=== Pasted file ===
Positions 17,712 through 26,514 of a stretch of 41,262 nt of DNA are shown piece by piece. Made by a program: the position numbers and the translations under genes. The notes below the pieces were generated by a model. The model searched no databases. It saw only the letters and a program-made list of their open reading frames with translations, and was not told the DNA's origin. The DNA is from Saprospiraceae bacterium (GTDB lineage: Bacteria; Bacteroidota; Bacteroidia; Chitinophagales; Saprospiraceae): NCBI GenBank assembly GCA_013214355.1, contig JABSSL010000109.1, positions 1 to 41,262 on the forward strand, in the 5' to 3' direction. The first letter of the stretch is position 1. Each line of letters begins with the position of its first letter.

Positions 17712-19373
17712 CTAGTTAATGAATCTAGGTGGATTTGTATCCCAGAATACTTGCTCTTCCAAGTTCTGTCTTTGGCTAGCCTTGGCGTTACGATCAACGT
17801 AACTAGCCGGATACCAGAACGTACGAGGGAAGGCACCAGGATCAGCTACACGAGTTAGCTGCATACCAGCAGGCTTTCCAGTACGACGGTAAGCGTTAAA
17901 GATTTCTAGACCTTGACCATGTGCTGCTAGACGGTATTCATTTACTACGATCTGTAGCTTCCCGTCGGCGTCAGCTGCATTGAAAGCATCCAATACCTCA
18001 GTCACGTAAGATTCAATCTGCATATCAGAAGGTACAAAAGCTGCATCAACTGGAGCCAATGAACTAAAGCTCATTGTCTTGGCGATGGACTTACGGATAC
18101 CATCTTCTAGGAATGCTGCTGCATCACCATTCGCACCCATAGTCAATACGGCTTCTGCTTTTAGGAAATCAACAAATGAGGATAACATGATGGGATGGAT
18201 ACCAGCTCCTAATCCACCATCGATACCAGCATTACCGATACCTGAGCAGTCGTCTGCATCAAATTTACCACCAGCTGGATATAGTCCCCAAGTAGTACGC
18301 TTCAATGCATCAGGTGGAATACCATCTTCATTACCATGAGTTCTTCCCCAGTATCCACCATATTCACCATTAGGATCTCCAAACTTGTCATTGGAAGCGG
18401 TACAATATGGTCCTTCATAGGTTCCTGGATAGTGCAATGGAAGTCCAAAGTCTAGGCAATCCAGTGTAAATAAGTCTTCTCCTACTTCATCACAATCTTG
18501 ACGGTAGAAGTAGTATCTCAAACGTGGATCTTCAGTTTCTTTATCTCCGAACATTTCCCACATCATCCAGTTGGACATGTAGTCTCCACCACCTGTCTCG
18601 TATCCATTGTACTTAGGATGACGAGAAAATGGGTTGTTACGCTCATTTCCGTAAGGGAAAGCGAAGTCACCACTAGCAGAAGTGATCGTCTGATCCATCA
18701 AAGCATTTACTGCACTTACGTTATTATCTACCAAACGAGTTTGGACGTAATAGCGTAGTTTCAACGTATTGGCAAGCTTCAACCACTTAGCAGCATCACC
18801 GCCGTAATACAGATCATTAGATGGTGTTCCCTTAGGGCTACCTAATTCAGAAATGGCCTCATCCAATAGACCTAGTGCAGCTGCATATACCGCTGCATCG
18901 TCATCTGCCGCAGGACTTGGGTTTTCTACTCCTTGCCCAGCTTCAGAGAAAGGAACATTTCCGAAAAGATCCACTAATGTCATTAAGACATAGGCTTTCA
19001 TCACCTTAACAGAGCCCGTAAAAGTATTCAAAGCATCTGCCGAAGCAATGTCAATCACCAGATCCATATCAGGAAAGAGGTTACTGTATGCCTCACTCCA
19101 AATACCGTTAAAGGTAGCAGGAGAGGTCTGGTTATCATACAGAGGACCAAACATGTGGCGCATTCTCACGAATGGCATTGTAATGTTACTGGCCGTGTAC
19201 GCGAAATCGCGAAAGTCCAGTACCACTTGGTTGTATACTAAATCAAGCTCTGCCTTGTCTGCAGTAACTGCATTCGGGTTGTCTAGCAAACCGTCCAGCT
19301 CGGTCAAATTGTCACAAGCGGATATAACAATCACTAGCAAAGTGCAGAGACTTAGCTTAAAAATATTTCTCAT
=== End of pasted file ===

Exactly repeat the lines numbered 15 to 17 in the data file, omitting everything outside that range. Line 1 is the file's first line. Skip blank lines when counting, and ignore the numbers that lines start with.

18901 TCATCTGCCGCAGGACTTGGGTTTTCTACTCCTTGCCCAGCTTCAGAGAAAGGAACATTTCCGAAAAGATCCACTAATGTCATTAAGACATAGGCTTTCA
19001 TCACCTTAACAGAGCCCGTAAAAGTATTCAAAGCATCTGCCGAAGCAATGTCAATCACCAGATCCATATCAGGAAAGAGGTTACTGTATGCCTCACTCCA
19101 AATACCGTTAAAGGTAGCAGGAGAGGTCTGGTTATCATACAGAGGACCAAACATGTGGCGCATTCTCACGAATGGCATTGTAATGTTACTGGCCGTGTAC